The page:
OTTAWA/WINNIPEG (Reuters) - Canada’s Conservative government will likely introduce legislation this autumn that will end the Canadian Wheat Board’s marketing monopoly on wheat and barley in 2012, the agriculture minister said on Wednesday.
Western Canada’s grain industry has operated since World War 2 under a monopoly that forces farmers to sell wheat and barley to the board, unlike other crops such as canola.
Farmers who oppose the Wheat Board have long urged the government to end the world’s last major agricultural monopoly, saying they want the freedom to find the best possible prices. Other farmers who support the CWB say the clout of the its single marketing desk brings them the best, most reliable returns.
The legislation would take effect in August 2012, the beginning of the 2012-13 crop marketing year, said Agriculture Minister Gerry Ritz, shortly after Prime Minister Stephen Harper reappointed him to the post in the new cabinet.
“Everyone recognized the complexity of this,” Ritz told reporters. “It is going to take a certain amount of work with (industry groups and farmers). All has to dovetail in to make the farm gate stronger.”
Shares of Canada’s top grain handler, Viterra, rose in Toronto after Ritz’s comments, ending up more than 2 percent.
Earlier in the day, Viterra Chief Executive Mayo Schmidt said ending the monopoly would speed improvements to Canada’s grain-handling system.
After the Conservatives won a parliamentary majority in the May 2 election, giving them the power to end the monopoly without help of other parties, the Wheat Board has dusted off old contingency plans, said its elected chairman, Allen Oberg, who farms in Alberta.
Those scenarios include becoming a voluntary grain pool; operating in an open market for barley and a single desk for wheat if the government stages the monopoly’s breakup; and a structure in which farmers are shareholders, Oberg said.
Without grain elevators and port terminals, however, Oberg said the Wheat Board would be hard-pressed to compete with handlers such as Cargill, Viterra and Richardson International.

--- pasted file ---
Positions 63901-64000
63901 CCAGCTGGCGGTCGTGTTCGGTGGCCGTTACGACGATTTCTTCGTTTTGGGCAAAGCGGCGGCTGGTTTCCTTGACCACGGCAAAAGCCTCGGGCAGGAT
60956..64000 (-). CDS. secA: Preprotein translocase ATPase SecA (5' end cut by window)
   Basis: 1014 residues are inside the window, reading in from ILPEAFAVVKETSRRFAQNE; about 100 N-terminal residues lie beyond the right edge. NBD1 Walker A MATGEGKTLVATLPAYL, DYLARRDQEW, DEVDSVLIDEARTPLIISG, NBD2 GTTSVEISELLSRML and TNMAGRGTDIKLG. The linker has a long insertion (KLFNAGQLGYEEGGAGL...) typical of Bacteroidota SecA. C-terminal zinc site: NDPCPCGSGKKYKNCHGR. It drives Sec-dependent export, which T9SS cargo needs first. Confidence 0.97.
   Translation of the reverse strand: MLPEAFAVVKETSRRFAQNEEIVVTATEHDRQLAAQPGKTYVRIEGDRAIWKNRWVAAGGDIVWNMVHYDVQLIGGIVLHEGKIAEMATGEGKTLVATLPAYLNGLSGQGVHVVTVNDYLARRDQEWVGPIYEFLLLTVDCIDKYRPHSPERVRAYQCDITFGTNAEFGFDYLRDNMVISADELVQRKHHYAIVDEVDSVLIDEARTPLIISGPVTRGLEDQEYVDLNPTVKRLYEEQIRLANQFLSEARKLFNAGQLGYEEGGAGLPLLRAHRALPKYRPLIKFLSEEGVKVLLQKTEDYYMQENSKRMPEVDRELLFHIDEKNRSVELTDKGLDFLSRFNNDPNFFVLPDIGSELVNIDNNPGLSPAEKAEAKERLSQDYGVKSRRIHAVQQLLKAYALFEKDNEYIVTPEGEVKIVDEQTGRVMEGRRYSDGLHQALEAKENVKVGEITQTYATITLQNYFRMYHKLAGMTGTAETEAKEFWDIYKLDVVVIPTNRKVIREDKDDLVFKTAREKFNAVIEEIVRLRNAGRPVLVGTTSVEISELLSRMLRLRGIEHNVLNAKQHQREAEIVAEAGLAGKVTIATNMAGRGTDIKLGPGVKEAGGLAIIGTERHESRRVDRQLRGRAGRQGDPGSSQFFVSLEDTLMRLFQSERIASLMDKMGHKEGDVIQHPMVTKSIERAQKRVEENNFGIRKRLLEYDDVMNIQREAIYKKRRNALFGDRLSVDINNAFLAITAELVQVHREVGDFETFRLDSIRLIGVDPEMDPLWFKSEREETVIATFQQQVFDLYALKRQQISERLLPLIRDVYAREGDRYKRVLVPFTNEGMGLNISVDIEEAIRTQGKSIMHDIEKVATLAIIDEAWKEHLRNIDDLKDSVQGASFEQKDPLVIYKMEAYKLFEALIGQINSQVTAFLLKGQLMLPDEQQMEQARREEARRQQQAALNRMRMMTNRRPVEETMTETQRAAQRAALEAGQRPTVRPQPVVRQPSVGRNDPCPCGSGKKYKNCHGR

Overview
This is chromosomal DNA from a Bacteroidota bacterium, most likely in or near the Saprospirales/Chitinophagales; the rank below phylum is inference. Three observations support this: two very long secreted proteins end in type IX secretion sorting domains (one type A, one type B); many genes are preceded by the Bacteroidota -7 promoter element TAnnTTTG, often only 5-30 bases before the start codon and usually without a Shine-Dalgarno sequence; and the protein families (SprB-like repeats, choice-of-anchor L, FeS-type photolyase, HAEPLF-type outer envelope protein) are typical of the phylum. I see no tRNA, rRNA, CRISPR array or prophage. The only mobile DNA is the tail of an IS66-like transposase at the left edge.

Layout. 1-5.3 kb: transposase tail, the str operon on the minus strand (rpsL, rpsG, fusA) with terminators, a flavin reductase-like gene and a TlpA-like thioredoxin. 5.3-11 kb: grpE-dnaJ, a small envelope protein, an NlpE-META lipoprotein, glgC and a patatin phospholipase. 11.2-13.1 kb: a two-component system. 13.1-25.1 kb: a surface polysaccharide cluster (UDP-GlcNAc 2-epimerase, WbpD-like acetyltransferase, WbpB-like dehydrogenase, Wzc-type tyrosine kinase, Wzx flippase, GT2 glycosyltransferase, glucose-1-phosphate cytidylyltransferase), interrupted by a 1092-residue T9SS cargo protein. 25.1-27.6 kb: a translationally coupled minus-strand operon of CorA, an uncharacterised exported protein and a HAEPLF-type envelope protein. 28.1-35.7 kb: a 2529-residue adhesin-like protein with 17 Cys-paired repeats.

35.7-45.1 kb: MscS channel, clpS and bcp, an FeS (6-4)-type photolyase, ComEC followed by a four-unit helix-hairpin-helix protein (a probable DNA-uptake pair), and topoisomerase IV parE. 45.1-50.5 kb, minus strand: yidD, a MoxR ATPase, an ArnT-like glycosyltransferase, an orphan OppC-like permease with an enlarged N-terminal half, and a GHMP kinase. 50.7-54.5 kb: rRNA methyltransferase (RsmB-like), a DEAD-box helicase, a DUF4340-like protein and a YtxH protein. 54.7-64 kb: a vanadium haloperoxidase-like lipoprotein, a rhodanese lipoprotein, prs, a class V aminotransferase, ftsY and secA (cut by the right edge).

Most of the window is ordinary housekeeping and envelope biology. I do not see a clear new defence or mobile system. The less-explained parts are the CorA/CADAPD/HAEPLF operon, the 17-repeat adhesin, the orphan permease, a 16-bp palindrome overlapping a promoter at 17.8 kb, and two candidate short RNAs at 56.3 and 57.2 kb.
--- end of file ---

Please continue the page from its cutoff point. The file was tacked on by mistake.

“It’s hard to say what a new structure might look at,” Oberg said. “It could survive, I suppose, but it would be a much smaller organization.”
Ritz said the government would look at all of the CWB’s roles in considering its future.
“But at the end of the day, certainly there is a role for the Wheat Board to play,” Ritz said. “We’ll have to work out just exactly what that is.”
He said the planned timing of the change has the support of industry groups.
The chief executive of Cargill’s Canadian subsidiary told Reuters last week that the grain industry should have at least six months’ notice of a change, which he said would logically take effect in August 2012.
Farmers who support the board are angry that the government plans to end the monopoly through legislation, rather than allowing the farmer-elected board of the CWB to decide its direction, said Kevin Wipf, executive director of the Canadian office of National Farmers Union.
“It’s going to mean the loss of significant marketing power,” he said. “One thing farmers agree on is this is an issue to be decided by farmers. (Government) better be prepared to face the discontent they’ll see in the countryside.”
The legislation would likely amend the Wheat Board Act, a federal law that governs how the CWB operates.
Stephen Vandervalk, president of the Grain Growers of Canada, said his group supports the government’s approach to ending the monopoly.
“It’s going to mean a lot better cash flow, it’s going to mean a lot more certainty as far as contracting and deliveries,” said Vandervalk as he seeded his farm near Lethbridge, Alberta.
One of the chief criticisms of the monopoly system is that farmers get an initial payment from the CWB but must wait for full payment from the pool seller.
Vandervalk said an open-market system may also spur construction of more processors in Western Canada to turn barley into malt and to mill wheat.
While promising to end the CWB’s monopoly on Western Canadian grain sales, Ritz reiterated on Wednesday the government’s support for supply management of other Canadian farm industries such as dairy.
Reporting by Randall Palmer and David Ljunggren in Ottawa and Rod Nickel in Winnipeg. Writing by Rod Nickel; editing by Peter Galloway and Rob Wilson